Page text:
ABOUT THIS BLOG

"A Faithful Attempt" is designed to showcase a variety of K-12 art lessons, the work of my art students, as well as other art-related topics. Projects shown are my take on other art teacher's lessons, lessons found in books or else designed by myself.
Thanks for visiting!



Saturday, July 14, 2018

Pop Art Hearts Mixed Media


This is a fun and colourful project that I found on Instagram HERE on the art teacher account by Lauralee Chambers. Her photo was so whimsical and happy I knew I had to try the lesson.

We used bleeding art tissue- they type that dissolves its colour when wet. I can be tricky to find 
where I live so I order it online. 


So Grade 5 students chose their colours for the background and cut the tissue paper into large squares. I had pre-cut heavy white paper into squares. They wet the paper, lay down a tissue square then let dry and peeled them off at the end of class. This easily took one 40 minute period- some kids didn't even finish. I have to say that these were absolutely gorgeous on their own!! Once dry, though, I found the colours faded a bit and were lighter.




The next class, students folded a scrap sheet of copy paper in half and cut out a heart, making sure it was large enough to fill a good chunk of the background paper (we talk about focal point here). 
They trace their heart template onto the background paper and paint it with tempera.



Once dry, students added a chunky white highlight using chalk. Fun!







Tuesday, July 3, 2018

Red Barn in Perspective Painting


This was my attempt at teaching my Grade 6 class how to draw a traditional red barn in perspective. Perspective is one f those topics I really don't enjoy teaching. I think it's because it has a lot of math and logic involved- two area of major weakness for me! As an artist, visually I can draw in perspective and understand it, but I struggle with really verbally explaining it well to my students. So I tend to show a lot of photos and then draw the barn step by step on chart paper to visually explain it to students. It doesn't help that I hate using rulers to do it, preferring to draw freehand and I ask my kids to do the same. I find when kids use rulers, their drawing tend to end up very rigid and stiff.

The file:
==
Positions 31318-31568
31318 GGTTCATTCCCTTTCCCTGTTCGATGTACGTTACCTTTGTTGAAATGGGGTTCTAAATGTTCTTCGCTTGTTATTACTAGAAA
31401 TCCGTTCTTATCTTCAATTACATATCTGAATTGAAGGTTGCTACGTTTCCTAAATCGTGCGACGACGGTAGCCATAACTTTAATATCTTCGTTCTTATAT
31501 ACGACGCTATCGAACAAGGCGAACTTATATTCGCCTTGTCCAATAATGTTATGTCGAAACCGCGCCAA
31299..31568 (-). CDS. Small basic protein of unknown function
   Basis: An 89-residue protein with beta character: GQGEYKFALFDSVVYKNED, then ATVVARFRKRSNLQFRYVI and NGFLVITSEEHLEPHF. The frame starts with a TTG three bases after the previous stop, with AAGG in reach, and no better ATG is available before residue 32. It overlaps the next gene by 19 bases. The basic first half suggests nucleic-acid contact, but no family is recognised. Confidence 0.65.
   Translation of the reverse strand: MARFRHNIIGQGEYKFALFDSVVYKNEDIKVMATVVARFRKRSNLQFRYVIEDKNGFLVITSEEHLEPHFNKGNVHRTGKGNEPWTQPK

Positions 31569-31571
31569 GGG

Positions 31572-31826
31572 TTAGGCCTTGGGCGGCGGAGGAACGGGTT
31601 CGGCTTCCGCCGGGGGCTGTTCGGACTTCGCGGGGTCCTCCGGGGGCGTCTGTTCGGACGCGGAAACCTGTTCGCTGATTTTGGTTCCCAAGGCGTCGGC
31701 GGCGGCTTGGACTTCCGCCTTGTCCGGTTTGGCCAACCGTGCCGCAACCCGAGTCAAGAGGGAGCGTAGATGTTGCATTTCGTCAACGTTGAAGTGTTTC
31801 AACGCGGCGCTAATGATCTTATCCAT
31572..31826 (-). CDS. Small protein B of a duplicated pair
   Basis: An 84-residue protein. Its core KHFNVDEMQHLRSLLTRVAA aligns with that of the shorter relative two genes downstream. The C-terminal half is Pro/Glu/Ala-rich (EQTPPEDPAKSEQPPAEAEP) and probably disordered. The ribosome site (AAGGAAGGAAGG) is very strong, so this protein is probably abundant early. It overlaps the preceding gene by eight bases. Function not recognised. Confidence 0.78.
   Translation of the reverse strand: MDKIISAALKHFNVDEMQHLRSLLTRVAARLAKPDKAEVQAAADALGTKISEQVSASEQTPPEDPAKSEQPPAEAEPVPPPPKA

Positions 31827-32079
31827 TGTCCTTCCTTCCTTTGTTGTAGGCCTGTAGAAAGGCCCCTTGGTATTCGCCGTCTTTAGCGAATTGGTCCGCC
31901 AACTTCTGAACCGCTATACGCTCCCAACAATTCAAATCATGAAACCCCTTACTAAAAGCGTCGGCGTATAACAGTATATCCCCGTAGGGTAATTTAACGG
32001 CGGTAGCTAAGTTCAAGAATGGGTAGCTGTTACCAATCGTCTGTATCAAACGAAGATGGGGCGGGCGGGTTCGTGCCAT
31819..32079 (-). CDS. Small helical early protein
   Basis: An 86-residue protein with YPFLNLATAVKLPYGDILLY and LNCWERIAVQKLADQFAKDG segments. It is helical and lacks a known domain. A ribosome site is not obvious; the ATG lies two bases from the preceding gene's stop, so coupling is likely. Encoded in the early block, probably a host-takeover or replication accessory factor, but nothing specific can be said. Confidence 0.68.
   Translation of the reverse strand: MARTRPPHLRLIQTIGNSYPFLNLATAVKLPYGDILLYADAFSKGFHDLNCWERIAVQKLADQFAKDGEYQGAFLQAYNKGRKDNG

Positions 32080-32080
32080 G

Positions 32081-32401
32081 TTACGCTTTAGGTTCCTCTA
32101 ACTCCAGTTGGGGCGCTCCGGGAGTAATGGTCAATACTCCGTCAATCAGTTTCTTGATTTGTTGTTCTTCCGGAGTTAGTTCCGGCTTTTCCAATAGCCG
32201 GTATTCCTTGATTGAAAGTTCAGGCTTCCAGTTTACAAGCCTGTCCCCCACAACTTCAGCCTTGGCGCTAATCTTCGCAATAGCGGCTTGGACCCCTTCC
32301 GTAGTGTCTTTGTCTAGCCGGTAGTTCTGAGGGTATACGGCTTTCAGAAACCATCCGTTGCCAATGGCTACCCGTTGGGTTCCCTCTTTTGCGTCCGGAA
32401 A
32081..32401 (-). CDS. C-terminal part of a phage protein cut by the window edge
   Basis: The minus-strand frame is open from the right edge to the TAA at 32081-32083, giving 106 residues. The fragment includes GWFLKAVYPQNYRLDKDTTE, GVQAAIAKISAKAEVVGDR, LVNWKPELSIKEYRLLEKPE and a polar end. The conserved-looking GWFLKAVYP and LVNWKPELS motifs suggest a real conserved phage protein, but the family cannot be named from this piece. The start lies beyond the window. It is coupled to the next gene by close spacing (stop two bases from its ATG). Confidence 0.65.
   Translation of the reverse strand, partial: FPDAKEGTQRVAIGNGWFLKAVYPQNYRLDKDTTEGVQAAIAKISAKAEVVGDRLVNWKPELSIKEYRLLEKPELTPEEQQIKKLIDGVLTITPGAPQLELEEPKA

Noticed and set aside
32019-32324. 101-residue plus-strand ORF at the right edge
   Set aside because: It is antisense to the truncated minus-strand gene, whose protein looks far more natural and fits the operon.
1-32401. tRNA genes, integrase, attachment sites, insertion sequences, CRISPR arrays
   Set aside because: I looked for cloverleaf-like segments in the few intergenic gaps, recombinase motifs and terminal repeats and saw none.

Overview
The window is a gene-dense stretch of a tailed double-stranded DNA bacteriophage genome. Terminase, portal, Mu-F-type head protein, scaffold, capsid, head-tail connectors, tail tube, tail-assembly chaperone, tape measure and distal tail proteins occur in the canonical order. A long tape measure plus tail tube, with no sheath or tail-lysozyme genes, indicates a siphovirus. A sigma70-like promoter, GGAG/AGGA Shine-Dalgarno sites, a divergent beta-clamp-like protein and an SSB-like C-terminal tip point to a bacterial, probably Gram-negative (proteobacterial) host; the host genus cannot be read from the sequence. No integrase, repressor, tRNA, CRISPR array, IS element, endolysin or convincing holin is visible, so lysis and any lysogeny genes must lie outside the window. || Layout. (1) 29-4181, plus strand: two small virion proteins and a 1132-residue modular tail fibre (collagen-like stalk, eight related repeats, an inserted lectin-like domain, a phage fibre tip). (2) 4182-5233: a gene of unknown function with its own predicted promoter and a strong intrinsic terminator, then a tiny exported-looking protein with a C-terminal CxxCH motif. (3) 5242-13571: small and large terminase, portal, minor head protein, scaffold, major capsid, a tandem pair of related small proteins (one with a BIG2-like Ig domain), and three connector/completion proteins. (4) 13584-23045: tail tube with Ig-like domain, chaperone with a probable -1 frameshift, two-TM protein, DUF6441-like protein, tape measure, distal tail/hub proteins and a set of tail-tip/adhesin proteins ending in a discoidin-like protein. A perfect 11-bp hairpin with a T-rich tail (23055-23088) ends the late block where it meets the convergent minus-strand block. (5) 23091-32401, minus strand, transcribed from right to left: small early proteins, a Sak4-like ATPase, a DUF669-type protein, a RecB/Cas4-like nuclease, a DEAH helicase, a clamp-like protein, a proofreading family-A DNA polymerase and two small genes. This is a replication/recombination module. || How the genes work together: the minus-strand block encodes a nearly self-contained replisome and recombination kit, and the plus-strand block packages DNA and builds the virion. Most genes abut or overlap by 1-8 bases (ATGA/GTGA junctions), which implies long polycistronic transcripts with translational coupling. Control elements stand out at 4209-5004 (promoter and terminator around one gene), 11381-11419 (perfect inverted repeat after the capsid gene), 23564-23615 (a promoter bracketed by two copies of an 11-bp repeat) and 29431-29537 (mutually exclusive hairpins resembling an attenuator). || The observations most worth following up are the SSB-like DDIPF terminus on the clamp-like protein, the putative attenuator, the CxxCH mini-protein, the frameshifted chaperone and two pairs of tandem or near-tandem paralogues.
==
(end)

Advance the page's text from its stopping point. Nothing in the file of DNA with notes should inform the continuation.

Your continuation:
I find that Grade 6-ers love learning how t draw in perspective and they really put a lot of effort into this particular project. I had a lot of handouts and visuals available to them, despite this, I still had many kids who couldn't seem to get the perspective right, so had to do quite a bit of walking around, monitoring and correcting. 

So once they did a little practice, they drew their good copy on large white paper. 


Then they outlined them in Sharpie.



For colouring, I gave them a few options: watercolours, coloured pencils and liquid watercolours.



Here's some of the finished ones (more or less, some still in progress)

















Wednesday, June 27, 2018

Radial Seascape Watercolours


This was a perfect end of the year project. It didn't take too long to finish,  and it kept the kids engaged. I traced a large circle onto sheets of smooth 8 x 11" cardstock. Students used watercolour and painted it generously with lots of water and paint to create little puddles of pigment. Then they laid plastic wrap over-top. Let these dry overnight and you will be left with a beautiful watery pattern from the plastic wrap.


On a separate sheet of paper, students drew an underwater creature of their choice. 
They coloured them using either watercolour or coloured pencils. Cut out the water circle, then the object and glue it on top. These took about 2- 40 minute period to complete.






















Wednesday, June 20, 2018

Egyptian Portraits and Cartouches


My Grade 6 class completes a unit on Egyptian art every year. We do a portrait of King Tut or Cleopatra and then make a cartouche of our name. 


It's easy to find cartouche patterns/templates online. HERE for example.

My kids used a hieroglyph handout to translate their name and wrote it vertically on the handout. Then they coloured it with whatever media they wanted. Then they cut them out.



On heavy white paper they had to paint or colour some sort of border design.


Once finished the cartouche was glued on top of the border paper.









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